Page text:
Ethiopian Aliyah: Worknesh's Story | The Jewish AgencyEthiopian Aliyah: Worknesh’s Story
Worknesh and her family

Ethiopian Aliyah: Worknesh’s Story

May 2022

Ethiopian Aliyah: Worknesh and Her Family to be Reunited at Last
After waiting 12 years to make Aliyah, during which her father died just days before he was to move to Israel, Worknesh and her family are finally to reunite with her mother and brother in Israel as they immigrate as part of the continuation of Operation Zur Israel.


Worknesh Gato’s parents were going to make Aliyah three years ago. But their story didn’t go as they had hoped. Instead, just seven days before they were scheduled to make Aliyah, Worknesh’s father died.

Worknesh is now 62. She has been married to her husband, Gizat Mekonen, for 37 years. For the past 12, they have been waiting to make Aliyah.

This piece of their dream is finally coming true, as they plan to make Aliyah in the coming days as part of the continuation of Operation Zur Israel along with their three adult children, ages 24, 28 and 32.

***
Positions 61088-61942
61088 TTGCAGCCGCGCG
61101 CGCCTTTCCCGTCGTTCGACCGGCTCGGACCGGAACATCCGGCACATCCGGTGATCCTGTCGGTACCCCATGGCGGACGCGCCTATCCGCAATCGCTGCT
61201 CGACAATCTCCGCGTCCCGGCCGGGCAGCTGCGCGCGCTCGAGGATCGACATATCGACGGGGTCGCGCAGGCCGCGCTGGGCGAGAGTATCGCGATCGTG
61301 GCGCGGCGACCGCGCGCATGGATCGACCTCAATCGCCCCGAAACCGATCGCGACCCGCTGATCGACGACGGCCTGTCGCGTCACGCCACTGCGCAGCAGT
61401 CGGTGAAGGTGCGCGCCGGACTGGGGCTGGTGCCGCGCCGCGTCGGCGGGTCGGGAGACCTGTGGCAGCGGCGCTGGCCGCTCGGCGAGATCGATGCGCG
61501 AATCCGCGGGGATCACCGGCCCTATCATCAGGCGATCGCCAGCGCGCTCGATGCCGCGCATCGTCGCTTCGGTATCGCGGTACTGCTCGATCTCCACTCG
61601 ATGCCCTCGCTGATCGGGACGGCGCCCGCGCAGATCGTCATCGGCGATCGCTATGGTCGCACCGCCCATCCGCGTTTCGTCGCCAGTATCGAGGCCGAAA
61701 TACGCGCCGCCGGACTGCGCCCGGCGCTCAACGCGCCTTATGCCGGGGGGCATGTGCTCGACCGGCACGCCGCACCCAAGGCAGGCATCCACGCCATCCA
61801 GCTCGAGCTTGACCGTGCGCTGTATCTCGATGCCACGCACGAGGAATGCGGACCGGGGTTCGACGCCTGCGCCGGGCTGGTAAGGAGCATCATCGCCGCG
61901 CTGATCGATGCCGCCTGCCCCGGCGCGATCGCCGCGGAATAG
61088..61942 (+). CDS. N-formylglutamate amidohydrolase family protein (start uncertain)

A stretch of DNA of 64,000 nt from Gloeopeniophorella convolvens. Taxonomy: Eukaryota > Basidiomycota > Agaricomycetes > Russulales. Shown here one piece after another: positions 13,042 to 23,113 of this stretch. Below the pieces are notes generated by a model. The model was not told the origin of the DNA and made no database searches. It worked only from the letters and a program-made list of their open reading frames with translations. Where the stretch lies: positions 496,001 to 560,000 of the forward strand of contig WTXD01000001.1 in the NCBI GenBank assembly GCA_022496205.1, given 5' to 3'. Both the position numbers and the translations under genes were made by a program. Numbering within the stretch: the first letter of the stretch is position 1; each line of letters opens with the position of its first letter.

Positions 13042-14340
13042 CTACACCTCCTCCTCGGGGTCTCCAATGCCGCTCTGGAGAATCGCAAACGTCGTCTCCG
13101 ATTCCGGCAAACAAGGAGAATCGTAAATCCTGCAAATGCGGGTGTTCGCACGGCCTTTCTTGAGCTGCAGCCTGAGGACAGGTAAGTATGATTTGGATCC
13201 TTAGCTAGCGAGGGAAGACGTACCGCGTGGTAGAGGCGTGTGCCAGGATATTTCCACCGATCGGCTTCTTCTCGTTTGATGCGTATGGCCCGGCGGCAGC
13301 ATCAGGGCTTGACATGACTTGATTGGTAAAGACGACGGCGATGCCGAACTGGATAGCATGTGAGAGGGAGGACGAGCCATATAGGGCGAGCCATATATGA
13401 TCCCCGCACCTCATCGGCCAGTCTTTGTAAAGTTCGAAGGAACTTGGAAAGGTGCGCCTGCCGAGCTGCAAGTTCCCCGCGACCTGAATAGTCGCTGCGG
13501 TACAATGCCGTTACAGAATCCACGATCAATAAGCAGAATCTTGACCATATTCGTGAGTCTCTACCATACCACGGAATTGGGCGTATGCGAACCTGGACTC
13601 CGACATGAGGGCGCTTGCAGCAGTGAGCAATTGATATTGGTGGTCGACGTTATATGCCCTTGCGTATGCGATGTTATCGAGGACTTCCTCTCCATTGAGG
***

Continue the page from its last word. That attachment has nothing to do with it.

Education is a strong part of their family’s values. Workanesh’s husband, Gizat holds a bachelor’s degree in English literature and worked as an English teacher for 40 years. The couple believes education is the key to a better future, and this is precisely how they raised their own children. They speak with pride about how all of their children earned college degrees from universities in Ethiopia.

Their son Enduelem vividly remembers the days when they had to survive on their father’s salary alone and their mother stayed home to take care of the children. Yet she made sure they had everything they needed and always greeted the children with a smile when they came home from school.

Life in Gondar wasn’t easy, as the family endured difficulties in renting an apartment due to discrimination stemming from their religion, on top of the challenges of maintaining a Jewish lifestyle there.

Due to financial constraints, the couple made do without many luxuries. They didn’t buy new clothes and lived in a small, modest home so their children could enroll in higher education.

Today, Enduelem appreciates his parents’ efforts, and the example they set for him and his siblings. Once he is a father himself, he plans to pass on his parents’ legacy of valuing education.

For now, the children are thrilled that the family will be reunited with their grandmother and uncle after so many years apart. As for Gizat, his dream is that his children continue to flourish and learn so they can meaningfully contribute to the State of Israel.